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Why a Two-Minute Walk Actually Works

By Sandy Schroeder

When I saw an article on two-minute walks recently, I was tempted to skip it. Ten-minute walks seem reasonable, but two-minute walks are harder to believe. I barely get turned around in my cul de sac with a two-minute walk, but researchers say they still count if you just keep doing them.

Gretchen Reynolds explained what happens in a recent New York Times article. Reynolds said new studies of physical activity and life spans showed repeating two-minute walks 15 times a day works just as well as walking 10 minutes three times a day. Either way, you will meet the daily recommendation to walk 30-minutes a day.

Count Your 2-Minute Activities

I started to think about how many two-minute dashes I make a day and was pleased to discover every time I trot down the street with our dog, or scoot up and down the stairs at work, I am logging in another two minutes. Two minutes also happen pretty easily when you lug in the groceries from the car, do a hurry-up wash of your car, or tote a couple loads of laundry to the washer.

Look a little closer at what you do every day to see if you are making a lot of short but productive moves.

The 30-minute daily walk recommendation came from federal exercise guidelines that were put together in 2008. As they were being revised, the question of short periods of walking came up as they examined patterns of activity in the National Health and Nutrition Examination Survey. Almost 5,000 men and women past the age of 40 were tracked daily with the findings showing those who were active for an hour a day cut their mortality risk in half.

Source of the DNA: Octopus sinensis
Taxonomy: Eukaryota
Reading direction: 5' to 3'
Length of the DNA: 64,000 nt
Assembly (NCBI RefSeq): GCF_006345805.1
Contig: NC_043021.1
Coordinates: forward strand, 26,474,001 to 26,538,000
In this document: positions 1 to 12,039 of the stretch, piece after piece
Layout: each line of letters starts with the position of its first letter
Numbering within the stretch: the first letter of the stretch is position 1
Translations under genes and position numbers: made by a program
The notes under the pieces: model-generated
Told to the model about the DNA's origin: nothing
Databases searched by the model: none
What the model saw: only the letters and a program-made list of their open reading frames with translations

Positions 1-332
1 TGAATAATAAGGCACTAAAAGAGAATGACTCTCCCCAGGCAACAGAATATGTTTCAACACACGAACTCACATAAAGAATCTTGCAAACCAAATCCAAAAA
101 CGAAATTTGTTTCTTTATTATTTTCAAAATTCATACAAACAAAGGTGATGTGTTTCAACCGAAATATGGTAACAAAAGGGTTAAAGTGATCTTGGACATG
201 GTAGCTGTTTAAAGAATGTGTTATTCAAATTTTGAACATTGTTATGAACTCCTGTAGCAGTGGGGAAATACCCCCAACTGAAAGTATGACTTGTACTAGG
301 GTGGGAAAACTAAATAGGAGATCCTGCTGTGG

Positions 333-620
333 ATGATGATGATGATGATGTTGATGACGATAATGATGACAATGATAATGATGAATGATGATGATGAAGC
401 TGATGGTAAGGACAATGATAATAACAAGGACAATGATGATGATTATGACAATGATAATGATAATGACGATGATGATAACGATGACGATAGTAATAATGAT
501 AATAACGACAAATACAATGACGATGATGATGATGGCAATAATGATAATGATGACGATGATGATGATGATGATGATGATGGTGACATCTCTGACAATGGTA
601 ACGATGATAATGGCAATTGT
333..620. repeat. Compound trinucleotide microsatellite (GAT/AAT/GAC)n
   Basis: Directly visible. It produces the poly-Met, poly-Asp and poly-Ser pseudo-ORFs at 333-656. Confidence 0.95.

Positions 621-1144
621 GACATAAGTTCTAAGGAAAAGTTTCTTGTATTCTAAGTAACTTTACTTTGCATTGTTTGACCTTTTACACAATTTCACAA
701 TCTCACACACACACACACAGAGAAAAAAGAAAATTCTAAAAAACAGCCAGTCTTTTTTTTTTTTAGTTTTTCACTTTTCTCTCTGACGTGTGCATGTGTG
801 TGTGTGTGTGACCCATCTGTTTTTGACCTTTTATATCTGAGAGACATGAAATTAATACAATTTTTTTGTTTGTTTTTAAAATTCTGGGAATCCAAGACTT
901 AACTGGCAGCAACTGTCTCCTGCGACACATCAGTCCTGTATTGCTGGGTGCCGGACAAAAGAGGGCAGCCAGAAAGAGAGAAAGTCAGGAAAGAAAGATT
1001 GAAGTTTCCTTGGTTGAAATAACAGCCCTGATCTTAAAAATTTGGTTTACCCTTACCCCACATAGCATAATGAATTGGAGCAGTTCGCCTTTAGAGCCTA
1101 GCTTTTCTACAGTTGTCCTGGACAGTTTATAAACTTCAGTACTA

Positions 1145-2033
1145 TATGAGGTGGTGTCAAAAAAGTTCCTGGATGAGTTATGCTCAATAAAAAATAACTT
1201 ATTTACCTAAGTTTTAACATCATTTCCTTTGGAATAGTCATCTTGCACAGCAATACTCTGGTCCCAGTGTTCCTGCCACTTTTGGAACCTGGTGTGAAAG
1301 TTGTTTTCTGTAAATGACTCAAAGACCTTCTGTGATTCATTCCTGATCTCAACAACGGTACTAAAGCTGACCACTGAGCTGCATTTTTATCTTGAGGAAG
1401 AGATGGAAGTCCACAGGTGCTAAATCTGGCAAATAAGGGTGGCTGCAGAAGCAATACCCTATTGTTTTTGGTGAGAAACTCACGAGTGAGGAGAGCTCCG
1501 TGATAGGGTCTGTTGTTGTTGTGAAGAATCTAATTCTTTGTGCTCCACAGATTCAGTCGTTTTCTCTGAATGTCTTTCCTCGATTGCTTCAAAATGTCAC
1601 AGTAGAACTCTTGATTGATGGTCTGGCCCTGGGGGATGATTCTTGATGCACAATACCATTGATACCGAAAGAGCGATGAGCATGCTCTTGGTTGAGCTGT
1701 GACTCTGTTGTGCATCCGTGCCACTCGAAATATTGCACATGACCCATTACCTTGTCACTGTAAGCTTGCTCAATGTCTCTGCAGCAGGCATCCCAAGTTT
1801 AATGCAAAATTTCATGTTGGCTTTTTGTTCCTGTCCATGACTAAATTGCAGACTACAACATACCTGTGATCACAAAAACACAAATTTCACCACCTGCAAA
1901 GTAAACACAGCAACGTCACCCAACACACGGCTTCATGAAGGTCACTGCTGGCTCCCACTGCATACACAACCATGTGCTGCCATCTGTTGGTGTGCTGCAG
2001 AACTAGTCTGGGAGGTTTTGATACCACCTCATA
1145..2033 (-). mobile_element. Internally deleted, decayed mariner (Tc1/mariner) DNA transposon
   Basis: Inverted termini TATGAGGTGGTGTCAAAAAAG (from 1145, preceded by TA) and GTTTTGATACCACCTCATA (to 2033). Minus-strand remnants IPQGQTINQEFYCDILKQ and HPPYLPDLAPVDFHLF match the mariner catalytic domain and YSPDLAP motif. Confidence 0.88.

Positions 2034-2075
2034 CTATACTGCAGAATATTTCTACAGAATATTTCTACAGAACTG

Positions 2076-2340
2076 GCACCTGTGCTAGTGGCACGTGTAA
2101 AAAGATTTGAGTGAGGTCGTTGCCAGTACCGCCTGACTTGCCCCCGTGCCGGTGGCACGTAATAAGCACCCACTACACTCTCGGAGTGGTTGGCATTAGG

Surprisingly, it did not matter how they accumulated their exercise time. They got the same results if they walked in lots of short stints, or longer treks, just as long as they moved.

All Physical Activity Counts

“The message is that all physical activity counts,” says Dr. William Kraus, Duke University professor who conducted the research with the National Cancer Institute.

With that in mind, many of us may be motivated to do a lot more quick moves to meet our quota. Think about your day and see how it could work.

  • Walk while you wait for your kids after school
  • Do walk-in-place steps when you are waiting for the water to boil
  • Stand every 20 minutes at work and take a walk around the office
  • Stand and stretch while you are on the phone
  • Try walking meetings on the job

Even when you are sitting at your desk you could do leg stretches or chair posture exercises. Once you get into the habit of moving more all of the time you may have your quota whipped.

To learn more about your health, wellness, and fitness, see your local chiropractor at The Joint Chiropractic in Boulder, Colo.

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